Salesforce is one of the leaders of Software as a Service (SaaS). You may remember their old mascot – the dancing “No Software” icon-come-to-life that personified the concept that you could have powerful software outfitted over the web. No need to install executables! It was certainly radical when they first got going, and it’s taken quite a while for the rest of the industry to catch up.
One of the implicit elements baked into SaaS is the Shared Responsibility Model. At every layer of the stack, both the provider and the consumer have some sort of responsibility. In Salesforce’s case, you (the consumer) own the configuration and the customizations. Salesforce is flexible in that you can change the default settings and make it do what you want. But by doing so, you should also know that a single misstep could make you vulnerable. In this article, you’ll learn about four actions you can take today to secure Salesforce.
1. Review Access to External Users
When we talk about access and permissions for all users (both internal and external), we recommend relying on the “Principle of Least Privilege”. As you design your system, you want to give the least number of users the minimum amount of privilege within that system.
We certainly recognize that opportunities to make careful design decisions usually happen during the early stages of the development and deployment of Salesforce. If you are reading this post, it’s likely you work with a Salesforce org that’s been up and running for some time. So it makes sense to start checking the external users found in your system to see how they are able to interact with the data and objects within your org.
Ideally, you want to make sure that user profiles are given the very lowest level of privilege. Then use permission sets to layer any additional access. Salesforce orgs often extend entry to external users because they are trusted partners, vendors, or members of a community. But they also represent a user base that is fundamentally tangential to your core organization – it’s critical that you have a firm grip on their availability to your data and their ability to manipulate it.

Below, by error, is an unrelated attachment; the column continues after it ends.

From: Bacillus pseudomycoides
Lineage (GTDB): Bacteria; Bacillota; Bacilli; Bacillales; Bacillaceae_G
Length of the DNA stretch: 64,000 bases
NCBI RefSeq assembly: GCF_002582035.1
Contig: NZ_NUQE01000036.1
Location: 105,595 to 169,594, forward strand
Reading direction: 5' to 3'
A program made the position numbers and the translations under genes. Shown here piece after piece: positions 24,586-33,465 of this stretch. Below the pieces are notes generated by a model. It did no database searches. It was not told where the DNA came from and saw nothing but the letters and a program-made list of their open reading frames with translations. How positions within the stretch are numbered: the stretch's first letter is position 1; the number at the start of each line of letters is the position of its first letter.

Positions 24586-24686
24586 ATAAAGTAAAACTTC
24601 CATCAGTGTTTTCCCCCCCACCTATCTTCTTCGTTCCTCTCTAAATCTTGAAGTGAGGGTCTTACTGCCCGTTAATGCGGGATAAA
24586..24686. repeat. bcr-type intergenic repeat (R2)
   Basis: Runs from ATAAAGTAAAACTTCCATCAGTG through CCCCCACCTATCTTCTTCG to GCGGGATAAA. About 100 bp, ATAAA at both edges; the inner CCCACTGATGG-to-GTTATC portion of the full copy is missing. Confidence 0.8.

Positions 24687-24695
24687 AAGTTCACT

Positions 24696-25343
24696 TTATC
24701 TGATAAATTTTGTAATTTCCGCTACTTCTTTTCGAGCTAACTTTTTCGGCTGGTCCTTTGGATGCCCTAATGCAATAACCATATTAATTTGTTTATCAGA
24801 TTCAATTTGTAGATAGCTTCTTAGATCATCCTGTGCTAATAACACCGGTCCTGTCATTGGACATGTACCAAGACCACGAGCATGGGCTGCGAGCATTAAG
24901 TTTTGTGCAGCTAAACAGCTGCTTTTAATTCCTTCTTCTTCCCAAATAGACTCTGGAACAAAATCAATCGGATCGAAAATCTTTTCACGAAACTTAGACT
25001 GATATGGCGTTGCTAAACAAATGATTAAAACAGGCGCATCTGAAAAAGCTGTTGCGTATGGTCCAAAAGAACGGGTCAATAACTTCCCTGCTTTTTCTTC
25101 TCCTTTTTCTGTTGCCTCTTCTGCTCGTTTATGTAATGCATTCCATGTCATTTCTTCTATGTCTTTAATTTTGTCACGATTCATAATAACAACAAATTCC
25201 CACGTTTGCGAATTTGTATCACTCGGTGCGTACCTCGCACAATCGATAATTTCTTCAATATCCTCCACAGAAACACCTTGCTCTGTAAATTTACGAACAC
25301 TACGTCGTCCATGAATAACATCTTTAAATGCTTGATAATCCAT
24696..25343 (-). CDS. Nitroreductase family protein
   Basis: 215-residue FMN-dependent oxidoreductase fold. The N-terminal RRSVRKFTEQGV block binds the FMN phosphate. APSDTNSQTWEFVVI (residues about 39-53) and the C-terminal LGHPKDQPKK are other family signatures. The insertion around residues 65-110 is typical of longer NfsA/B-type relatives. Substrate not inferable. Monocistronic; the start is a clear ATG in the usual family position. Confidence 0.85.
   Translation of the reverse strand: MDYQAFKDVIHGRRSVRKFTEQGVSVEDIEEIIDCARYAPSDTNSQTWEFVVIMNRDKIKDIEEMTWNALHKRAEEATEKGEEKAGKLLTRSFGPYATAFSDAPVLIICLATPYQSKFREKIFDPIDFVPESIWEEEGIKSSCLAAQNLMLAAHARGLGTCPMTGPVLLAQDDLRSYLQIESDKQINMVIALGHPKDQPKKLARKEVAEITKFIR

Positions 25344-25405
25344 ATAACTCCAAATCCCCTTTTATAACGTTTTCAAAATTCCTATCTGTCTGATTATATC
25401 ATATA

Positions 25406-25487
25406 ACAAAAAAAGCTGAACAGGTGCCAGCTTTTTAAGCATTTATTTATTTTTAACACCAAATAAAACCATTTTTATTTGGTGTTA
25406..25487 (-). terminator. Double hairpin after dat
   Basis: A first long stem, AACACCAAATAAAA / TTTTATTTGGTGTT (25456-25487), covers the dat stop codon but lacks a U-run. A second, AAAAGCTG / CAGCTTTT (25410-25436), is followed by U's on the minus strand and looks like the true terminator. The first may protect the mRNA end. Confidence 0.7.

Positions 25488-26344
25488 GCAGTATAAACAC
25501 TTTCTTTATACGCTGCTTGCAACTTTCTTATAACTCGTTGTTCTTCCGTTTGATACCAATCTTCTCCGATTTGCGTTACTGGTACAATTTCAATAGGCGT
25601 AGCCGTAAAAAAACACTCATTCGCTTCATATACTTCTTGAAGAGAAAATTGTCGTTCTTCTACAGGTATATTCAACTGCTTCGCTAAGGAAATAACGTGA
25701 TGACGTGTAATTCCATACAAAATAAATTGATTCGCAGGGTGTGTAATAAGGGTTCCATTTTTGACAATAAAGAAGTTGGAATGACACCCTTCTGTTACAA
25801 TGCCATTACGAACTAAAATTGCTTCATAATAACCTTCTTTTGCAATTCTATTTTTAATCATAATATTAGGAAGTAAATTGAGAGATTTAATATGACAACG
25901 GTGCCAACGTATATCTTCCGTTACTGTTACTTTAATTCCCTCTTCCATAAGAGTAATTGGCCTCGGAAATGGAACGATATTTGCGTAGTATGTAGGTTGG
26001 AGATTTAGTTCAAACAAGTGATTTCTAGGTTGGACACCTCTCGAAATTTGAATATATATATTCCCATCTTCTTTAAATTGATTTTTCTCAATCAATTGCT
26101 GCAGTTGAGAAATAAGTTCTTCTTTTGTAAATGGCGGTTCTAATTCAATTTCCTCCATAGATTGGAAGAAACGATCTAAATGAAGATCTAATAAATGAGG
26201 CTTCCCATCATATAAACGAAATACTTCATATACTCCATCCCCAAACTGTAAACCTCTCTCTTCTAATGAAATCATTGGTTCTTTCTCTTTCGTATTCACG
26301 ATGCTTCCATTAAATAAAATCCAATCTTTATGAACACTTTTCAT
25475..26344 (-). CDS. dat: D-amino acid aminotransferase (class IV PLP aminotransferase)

To better secure Salesforce access and permissions, ensure that:
- Material with sensitive data is not shared with external guest users.
- Guest users don’t have “View All Users” permission.
- Guest users don’t have access to objects via manual sharing rules.
- Guest users are not part of public groups or queues.
- Guest users don’t own any records in your organization.
- Sensitive files don’t have access to “All Users.”
2. Evaluate Your Custom Code Against OWASP Top 10
If you write your own code for Salesforce, there is the possibility of introducing a security vulnerability that could ultimately expose sensitive information, or even giving malicious users the opportunity to infiltrate your system.
If you aren’t sure where to begin when evaluating your code for risk, start by looking at the OWASP Top 10. The Open Web Application Security Project is dedicated to helping create a secure internet. Their compilation of top threats is based on real-world observations and provided by their broad community of developers and system administrators. As you introduce custom code into your environment, you should evaluate how that code interacts with Salesforce, and if it opens itself up to vulnerabilities.